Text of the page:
The FDA regulates all tobacco products, including (as shown): hookah, e-cigarettes, dissolvables, smokeless tobacco, cigarettes, all cigars, roll-your-own tobacco, pipe tobacco, and future tobacco products that meet the statutory definition of a tobacco product.
The U.S. Food and Drug Administration recently finalized a rule that extends its regulatory authority to all tobacco products, including e-cigarettes, cigars, and hookah and pipe tobacco, as part of its goal to improve public health.
“Before this final rule, these products could be sold without any review of their ingredients, how they were made, and their potential dangers,” explains Mitch Zeller, J.D., director of the FDA’s Center for Tobacco Products. “Under this new rule, we’re taking steps to protect Americans from the dangers of tobacco products, ensure these tobacco products have health warnings, and restrict sales to minors.”
Still have questions about this rule? Read on for answers.
What does this new rule do?
This new rule builds on groundwork that was set close to seven years ago. The FDA has regulated cigarettes, cigarette tobacco, roll-your-own tobacco, and smokeless tobacco products since June 2009, after Congress passed and the President signed the Family Smoking Prevention and Tobacco Control Act. This Act gave the agency authority to regulate the manufacturing, distribution, and marketing of tobacco products.
Today, the rule does several things.
It extends the FDA’s regulatory authority to all tobacco products, including e-cigarettes—which are also called electronic cigarettes or electronic nicotine delivery systems (ENDS)—all cigars (including premium ones), hookah (also called waterpipe tobacco), pipe tobacco, nicotine gels, and dissolvables that did not previously fall under the FDA’s authority.
It requires health warnings on roll-your-own tobacco, cigarette tobacco, and certain newly regulated tobacco products and also bans free samples. In addition, because of the rule, manufacturers of newly regulated tobacco products that were not on the market as of February 15, 2007, will have to show that products meet the applicable public health standard set by the law. And those manufacturers will have to receive marketing authorization from the FDA.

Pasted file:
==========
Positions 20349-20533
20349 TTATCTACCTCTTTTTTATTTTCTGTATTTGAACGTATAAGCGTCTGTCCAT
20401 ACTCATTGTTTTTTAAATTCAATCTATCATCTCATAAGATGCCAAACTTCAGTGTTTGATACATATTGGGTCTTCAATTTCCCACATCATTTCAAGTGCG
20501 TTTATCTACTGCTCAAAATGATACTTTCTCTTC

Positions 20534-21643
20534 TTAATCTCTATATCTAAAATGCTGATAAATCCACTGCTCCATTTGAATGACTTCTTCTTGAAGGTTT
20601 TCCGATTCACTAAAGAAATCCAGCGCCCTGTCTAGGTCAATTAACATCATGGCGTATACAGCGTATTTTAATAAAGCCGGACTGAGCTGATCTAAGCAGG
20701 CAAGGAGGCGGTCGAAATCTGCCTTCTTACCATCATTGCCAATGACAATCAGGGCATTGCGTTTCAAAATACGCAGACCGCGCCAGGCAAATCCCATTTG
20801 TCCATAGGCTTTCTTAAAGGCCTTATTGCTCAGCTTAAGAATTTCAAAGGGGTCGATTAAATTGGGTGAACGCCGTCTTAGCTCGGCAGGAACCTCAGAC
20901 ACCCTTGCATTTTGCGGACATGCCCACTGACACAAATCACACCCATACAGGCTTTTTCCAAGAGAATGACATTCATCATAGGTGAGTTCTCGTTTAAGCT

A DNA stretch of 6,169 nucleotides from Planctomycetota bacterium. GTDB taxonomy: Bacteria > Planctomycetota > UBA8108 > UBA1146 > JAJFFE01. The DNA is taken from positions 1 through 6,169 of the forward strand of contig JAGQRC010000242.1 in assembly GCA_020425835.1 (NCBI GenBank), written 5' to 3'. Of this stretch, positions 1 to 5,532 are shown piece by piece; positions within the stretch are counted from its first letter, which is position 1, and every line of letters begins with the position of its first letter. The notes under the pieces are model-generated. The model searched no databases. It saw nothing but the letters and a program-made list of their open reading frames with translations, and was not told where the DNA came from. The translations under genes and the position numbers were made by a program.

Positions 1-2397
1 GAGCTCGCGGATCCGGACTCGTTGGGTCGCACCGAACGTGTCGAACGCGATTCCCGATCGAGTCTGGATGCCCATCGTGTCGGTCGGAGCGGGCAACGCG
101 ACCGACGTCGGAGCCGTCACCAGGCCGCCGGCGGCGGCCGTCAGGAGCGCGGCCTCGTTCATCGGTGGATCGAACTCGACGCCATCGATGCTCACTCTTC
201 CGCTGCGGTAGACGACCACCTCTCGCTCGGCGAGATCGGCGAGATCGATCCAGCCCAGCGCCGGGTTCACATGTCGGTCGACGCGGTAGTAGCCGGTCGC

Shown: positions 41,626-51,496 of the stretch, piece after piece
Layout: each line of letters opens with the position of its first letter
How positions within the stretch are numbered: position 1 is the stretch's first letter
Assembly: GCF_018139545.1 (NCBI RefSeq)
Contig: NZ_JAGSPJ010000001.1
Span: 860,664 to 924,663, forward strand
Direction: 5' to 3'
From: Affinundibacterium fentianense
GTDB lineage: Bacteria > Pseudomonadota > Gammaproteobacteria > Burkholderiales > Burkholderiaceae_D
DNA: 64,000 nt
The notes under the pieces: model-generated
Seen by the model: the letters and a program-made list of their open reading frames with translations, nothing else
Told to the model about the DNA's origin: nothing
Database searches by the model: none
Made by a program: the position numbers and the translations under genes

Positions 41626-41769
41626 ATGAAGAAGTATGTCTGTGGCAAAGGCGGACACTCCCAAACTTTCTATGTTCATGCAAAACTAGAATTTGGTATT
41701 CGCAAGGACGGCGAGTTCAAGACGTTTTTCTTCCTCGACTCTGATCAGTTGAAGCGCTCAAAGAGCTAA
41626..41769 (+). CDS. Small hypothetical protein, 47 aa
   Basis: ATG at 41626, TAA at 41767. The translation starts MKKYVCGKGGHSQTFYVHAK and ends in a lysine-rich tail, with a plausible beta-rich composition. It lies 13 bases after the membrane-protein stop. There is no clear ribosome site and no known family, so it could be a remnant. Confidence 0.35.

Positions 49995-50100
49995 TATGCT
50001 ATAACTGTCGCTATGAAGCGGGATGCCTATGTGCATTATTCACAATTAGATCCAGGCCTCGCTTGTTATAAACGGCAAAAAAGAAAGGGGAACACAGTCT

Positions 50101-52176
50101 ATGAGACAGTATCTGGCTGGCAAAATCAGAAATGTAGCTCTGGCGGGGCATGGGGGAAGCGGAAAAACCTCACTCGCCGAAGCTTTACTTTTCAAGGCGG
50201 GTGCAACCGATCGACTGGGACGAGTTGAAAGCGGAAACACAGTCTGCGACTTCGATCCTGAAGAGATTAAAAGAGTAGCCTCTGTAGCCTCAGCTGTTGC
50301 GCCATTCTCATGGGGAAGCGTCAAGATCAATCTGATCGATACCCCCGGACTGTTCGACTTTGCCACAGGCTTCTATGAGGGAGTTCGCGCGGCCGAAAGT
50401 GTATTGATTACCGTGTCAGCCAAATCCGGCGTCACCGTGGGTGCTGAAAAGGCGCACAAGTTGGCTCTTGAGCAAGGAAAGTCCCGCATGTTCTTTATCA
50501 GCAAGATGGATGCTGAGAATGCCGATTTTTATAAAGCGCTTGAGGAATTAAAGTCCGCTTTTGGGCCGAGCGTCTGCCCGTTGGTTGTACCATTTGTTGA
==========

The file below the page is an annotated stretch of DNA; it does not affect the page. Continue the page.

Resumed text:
The new rule also restricts youth access to newly regulated tobacco products by: 1) not allowing products to be sold to those younger than 18 and requiring age verification via photo ID; and 2) not allowing tobacco products to be sold in vending machines (unless in an adult-only facility).
Finally, it gives a foundation for future FDA actions related to tobacco.
Why did the FDA take this action?
The FDA’s goal is to protect Americans from tobacco-related disease and death. Tobacco use is a major threat to public health.
It’s important to note that FDA regulation of these products does not mean they are safe to use. But before this rule, there was no federal law to stop retailers from selling e-cigarettes, hookah, or cigars to youth under age 18. There has been a major drop in the use of traditional cigarettes among youth over the past decade, but their use of other tobacco products is rising. Current e-cigarette use among high school students has skyrocketed from 1.5 percent in 2011 to 16 percent in 2015 (a more than 900 percent increase) and hookah use has risen significantly, according to a survey supported by the FDA and the Centers for Disease Control and Prevention.